Many of the Welsh government’s well-being objectives can potentially also be monetised, but the question is whether they should be. The government’s intention to produce benefit- cost ratios with and without travel time savings, is a good example of how the BCR is still a useful catch-all, but also that it is possible and desirable to separate out each of the contributing components. Even with a reduced emphasis on benefit-cost ratios, I hope that the next iteration of WelTAG provides advice on tools and data sets to use, and particularly when integrated well-being appraisal requires the analysts to assess impacts that until now have received less attention in application. Without that, I expect that practice will default to the existing TAG guidance, which would be an opportunity lost.

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I worry over one particular input element to appraisal, and that’s when I see scenarios that embed ambitious government policy described as ‘committed’, without evidence how those commitments can be achieved. I understand why this concept is applied, but I’m uncomfortable, and when embedding uncertainty in decision-making the government’s uncertain ability to meet such targets should surely be a consideration

And even though it is WelTAG’s intention to rely less on formal modelling and appraisal techniques, the evidence used to support decision-making must remain robust. There is a danger that decisions will be influenced more by what planners might want to see happen, rather than what analytical methods tell us is likely to happen as a result of policy, planning and project interventions. Even a ‘decide and provide’ approach needs a ‘predict’ element to ensure that the measures taken are effective. In this regard the couplet ‘vision and validate’ seems more meaningful to me. In WelTAG words: “It is particularly important to support with good data, especially if you are not providing additional benefit-cost modelling”. One way for the Welsh Government to help practitioners to do that would be by producing a WelTAG databook, to ensure quality and consistency.

Without cost-benefit ratios, decision-makers must transform how they use the results from modelling, appraisal and other analytics and grow their confidence in decision-making under uncertainty. Here’s where the Welsh government can build on the good work that DfT has been doing in the development and promotion of the concept of Common Analytical Scenarios that provide a context for the consideration of different futures. What kind of scenarios will be appropriate in Wales?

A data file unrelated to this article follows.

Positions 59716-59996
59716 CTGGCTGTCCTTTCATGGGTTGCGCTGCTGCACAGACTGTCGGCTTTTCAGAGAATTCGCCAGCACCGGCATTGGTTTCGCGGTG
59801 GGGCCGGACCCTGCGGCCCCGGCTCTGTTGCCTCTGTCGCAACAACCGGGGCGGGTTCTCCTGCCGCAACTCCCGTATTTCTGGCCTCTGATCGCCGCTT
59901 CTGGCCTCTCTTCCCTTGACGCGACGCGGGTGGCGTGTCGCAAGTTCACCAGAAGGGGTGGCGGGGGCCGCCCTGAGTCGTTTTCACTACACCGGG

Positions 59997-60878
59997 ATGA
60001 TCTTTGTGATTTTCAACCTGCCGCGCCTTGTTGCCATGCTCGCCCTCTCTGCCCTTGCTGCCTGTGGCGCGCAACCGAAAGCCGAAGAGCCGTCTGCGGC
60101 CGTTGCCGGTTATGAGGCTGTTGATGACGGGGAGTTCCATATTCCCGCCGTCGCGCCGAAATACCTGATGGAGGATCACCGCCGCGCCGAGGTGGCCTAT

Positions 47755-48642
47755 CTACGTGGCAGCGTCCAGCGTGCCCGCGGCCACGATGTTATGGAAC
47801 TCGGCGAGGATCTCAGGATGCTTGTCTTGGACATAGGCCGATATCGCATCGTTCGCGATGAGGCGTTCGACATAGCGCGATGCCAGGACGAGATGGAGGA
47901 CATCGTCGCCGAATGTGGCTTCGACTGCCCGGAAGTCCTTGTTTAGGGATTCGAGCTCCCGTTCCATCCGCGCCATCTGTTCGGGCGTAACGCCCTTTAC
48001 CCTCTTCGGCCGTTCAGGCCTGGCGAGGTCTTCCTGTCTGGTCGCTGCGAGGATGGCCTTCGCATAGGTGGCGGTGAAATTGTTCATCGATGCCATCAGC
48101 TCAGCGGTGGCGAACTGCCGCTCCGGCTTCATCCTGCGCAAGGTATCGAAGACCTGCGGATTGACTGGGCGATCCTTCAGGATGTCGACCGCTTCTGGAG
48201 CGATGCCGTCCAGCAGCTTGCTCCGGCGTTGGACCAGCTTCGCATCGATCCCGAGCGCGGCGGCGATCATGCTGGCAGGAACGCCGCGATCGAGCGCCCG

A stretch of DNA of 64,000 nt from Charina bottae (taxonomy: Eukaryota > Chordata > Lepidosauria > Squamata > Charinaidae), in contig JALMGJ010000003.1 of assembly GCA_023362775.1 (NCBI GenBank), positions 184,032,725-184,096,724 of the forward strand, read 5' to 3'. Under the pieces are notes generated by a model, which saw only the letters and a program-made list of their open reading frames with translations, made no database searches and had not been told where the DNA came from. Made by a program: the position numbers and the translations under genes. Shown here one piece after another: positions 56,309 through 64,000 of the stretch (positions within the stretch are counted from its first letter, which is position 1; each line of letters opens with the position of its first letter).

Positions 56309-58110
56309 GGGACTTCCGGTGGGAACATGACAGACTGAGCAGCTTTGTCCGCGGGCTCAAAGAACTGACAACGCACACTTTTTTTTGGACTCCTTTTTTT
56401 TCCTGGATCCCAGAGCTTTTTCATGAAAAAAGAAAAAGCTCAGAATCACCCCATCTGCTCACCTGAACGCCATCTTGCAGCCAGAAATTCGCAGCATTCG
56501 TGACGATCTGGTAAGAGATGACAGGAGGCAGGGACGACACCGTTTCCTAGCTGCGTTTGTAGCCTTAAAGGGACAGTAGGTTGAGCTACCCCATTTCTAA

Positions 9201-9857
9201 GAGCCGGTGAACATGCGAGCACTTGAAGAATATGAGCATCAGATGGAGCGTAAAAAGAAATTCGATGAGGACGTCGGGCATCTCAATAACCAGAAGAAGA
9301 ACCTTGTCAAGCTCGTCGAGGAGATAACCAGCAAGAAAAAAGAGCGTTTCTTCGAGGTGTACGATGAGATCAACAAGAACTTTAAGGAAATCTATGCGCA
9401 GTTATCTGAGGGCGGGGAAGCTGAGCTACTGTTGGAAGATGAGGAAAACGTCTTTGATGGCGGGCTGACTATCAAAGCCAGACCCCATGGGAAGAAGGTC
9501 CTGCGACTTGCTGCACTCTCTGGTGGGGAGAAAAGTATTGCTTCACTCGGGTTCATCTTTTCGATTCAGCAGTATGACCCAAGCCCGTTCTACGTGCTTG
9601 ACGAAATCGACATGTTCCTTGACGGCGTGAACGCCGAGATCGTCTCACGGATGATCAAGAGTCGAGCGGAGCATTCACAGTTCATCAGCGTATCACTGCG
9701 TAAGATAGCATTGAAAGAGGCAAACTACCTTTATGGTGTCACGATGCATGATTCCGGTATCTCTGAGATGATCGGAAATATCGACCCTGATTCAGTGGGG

I worry over one particular input element to such appraisal and that’s when I see scenarios that embed ambitious government policy expressed as ‘committed’, without evidence how those commitments can be achieved. I understand why this concept is applied, but I’m uncomfortable, and when embedding uncertainty in decision-making the government’s uncertain ability to meet such targets should surely be a consideration. When thinking about scenarios I like to refer to Transport for Scotland’s Stephen Cragg’s presentation in a recent Transport Planning Society webinar on future-proofing transport decision-making.

Stephen distinguishes three types of scenarios:

  • Predictive scenarios: what will happen given a set of assumptions

  • Explorative scenarios: what could happen given various uncertainties

  • Normative scenarios: what needs to happen to hit a target

Much of the recent debate on scenarios, including whether UK Government assumptions in the Transport Decarbonisation Plan are aligned with its decarbonisation commitments, has concentrated on predictive scenarios: assuming the levels of EV uptake and other measures to be sufficient to reach net zero by 2050. Such consistency is important, but certainly does not guarantee that the targets embedded in the scenarios are reasonable and achievable.

The DfT’s seven Common Analytical Scenarios are mainly explorative, aimed to equip the analyst with quantifications of probable and plausible uncertainty when projecting travel demand into the future. But what we as transport planners really need to provide, also in the context of the Welsh government’s intention to restrict future road building, are normative scenario tests: to provide evidence of the effectiveness of alternative measures to hit that net zero target These are more than alternative do-something cases to be tested – they must reflect realistic do-minimum futures with those interventions, and their expected outcomes, credibly represented.